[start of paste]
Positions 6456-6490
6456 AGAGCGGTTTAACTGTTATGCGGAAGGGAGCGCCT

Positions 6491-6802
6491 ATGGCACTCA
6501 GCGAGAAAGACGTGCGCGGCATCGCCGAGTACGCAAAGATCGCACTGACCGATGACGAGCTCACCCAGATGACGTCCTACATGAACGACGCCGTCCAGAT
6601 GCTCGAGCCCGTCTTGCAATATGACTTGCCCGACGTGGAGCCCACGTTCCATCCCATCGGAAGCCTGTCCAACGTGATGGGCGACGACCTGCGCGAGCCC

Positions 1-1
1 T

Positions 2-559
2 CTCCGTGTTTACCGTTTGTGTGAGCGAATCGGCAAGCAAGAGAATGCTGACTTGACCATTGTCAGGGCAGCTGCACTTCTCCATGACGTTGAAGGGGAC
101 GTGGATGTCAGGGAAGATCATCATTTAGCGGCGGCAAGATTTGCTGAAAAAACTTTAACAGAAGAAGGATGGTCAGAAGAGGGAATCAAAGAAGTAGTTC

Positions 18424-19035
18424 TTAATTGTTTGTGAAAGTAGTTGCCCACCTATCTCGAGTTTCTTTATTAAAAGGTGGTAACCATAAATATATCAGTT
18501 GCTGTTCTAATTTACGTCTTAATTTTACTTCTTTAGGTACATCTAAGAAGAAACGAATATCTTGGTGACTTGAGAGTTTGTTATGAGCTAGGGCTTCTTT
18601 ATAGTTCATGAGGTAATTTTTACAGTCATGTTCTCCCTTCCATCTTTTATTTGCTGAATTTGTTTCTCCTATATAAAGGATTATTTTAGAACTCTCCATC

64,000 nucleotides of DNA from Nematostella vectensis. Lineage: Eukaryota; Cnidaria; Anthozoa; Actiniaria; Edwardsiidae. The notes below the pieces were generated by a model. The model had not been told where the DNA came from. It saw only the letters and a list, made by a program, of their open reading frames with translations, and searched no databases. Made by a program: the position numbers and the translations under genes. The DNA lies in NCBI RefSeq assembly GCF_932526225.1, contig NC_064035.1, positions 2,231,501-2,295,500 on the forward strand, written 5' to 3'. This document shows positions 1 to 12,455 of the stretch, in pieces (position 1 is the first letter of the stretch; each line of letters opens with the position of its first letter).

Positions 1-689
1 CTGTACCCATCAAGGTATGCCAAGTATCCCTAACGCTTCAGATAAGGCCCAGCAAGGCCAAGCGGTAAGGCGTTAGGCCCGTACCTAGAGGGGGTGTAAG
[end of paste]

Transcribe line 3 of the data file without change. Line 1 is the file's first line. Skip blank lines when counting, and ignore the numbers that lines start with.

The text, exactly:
Positions 6491-6802